GATEWAY CENTER UPDATE
Phase I of the demolition of the Oberlin Inn will be underway this week.
Oberlin planning commission director Gary Boyle said construction will begin along East College Street and the south wing of the hotel.
A small apartment building on North Pleasant Street is expected to be removed as well.
Neff and Associates have to submit a new revised plan to the city and have it approved before construction of the new hotel can begin. It will be christened the Peter B. Lewis Gateway Center and the Oberlin Inn name will be retired.
Construction of the hotel is expected to be done in phases with one section being removed then built at a time.
The hotel is expected to remain open and running for guests during the process.
LORENZO’S PIZZERIA EXPANDING
Lorenzo’s Pizzeria has been approved to construct a new patio and addition.
The planning commission last Wednesday voted in favor of a one-story addition that will be located at the northwest corner of the restaurant.
When complete, it will seat 17 more customers and have a folding glass wall on the north and east elevations. It will also boast a wood-fired pizza oven.
The existing patio area will be replaced by a partially enclosed concrete patio with a pergola over the east portion of the patio.
Power to most of the city was knocked out around 9:26 p.m. Saturday after a broken spacer cable fell on a piece of equipment that connects to Splash Zone, said Oberlin electric director Steve Dupee.
Four workers responded to the site of the incident and were able to get almost everyone back in service by 10:46 p.m.
Dupee said he is unsure what caused a small trip Friday morning that effected McDonald’s and parts of Edison Street.
WATER LINE BREAK
Water was leaking from a pipe in front of 280 West Lorain St. at 3:15 p.m. on Friday.
A boil advisory was issued to nearly 25 houses between Hollywood and Prospect streets.
The leak was caused by a split in the line and fixed by 10 p.m. The advisory was lifted Saturday.
Public works director Jeff Baumann said where the leak occurred is in a section the city plans to replace.
Tourism sales grew by $11 million last year in Lorain County, according to a Tourism Economics report.
Visit Lorain County, the non-profit headquartered in Amherst Township, released data last week showing sales grew from $318.5 million in 2012 to $329.4 million in 2013.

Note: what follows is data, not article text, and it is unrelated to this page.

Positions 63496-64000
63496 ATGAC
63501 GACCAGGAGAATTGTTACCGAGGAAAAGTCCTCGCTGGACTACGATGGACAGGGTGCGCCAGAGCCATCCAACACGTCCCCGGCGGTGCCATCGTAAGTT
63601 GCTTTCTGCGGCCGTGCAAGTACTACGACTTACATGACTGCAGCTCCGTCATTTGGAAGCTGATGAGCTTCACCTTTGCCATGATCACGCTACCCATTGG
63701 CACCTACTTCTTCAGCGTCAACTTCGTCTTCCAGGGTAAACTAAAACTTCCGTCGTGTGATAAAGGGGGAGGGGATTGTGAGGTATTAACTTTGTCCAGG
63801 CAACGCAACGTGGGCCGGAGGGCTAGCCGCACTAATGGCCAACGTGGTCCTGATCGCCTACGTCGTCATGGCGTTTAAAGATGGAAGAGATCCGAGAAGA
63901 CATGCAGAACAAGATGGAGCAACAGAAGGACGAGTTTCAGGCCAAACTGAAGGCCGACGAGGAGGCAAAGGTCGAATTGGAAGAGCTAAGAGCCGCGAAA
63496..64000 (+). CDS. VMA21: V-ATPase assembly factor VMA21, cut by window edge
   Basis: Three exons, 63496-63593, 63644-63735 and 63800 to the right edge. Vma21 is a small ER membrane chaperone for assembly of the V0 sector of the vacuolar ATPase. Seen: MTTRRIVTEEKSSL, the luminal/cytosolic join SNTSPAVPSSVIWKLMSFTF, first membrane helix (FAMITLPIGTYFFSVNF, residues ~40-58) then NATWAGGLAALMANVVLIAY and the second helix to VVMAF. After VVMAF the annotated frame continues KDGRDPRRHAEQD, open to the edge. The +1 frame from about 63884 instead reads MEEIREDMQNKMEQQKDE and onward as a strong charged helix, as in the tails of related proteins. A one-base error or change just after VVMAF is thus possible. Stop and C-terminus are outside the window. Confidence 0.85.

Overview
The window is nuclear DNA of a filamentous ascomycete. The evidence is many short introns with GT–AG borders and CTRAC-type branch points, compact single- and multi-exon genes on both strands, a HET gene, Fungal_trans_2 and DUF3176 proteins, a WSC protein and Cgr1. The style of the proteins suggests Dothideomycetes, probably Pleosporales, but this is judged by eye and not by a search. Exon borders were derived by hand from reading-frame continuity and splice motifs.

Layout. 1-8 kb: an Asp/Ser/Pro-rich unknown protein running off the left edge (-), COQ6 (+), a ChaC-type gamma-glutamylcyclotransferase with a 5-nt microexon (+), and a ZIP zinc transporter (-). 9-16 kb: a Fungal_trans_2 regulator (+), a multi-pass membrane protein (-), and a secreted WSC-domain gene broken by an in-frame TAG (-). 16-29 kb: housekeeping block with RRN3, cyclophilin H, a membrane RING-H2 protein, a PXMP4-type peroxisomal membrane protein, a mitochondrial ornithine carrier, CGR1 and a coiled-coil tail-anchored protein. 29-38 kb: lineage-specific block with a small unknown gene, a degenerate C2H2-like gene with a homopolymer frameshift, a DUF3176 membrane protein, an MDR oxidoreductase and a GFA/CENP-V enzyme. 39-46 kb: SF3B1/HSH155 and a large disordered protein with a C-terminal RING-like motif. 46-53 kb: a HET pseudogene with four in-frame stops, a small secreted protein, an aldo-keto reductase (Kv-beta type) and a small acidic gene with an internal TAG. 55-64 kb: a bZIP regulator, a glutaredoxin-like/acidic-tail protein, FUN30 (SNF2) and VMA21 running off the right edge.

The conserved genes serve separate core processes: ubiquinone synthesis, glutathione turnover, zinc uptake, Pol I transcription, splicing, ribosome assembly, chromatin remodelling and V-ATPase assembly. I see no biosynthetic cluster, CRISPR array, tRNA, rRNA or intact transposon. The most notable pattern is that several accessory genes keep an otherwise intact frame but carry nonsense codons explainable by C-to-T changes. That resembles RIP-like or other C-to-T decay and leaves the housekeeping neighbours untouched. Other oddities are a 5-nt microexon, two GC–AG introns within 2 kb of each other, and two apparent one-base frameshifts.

That’s a bump of 3.4 percent.
Additionally, tourism generated $33.8 million in state and local taxes combined.
In the absence of the state and local taxes generated by tourism, each Ohio household would need to pay $650 to fill the gap.
Tourism is vital to the county’s economy, sustaining 7.4 percent of salaried employment. The industry supports one in every 13 jobs here.
Tourism employment grew 2.5 percent in 2013, more than two times faster than overall Ohio employment growth of 1.2 percent, sustaining more than 8,100 local jobs.
SCAM CALL COMPLAINTS
Phony IRS agents and bogus utility bill collectors are at it again in our area, according to the Better Business Bureau.
Do not panic if you get a call or find a message on your voice mail from the IRS threatening to arrest you for tax fraud and tax evasion. The call is part of a telemarketing scam aimed at getting you to send payment in the form of a wire transfer or pre-loaded debit card, the BBB reports.
The IRS will always send taxpayers a written notification of any tax due via the U.S. mail. The IRS never asks for credit card, debit card, or prepaid card information over the telephone.
Report such calls to the treasury inspector general for tax administration at 800-366-4484.
If you receive a call claiming to be from your utility company and feel pressured for immediate payment or personal information, hang up the phone and call the customer service number on your utility bill.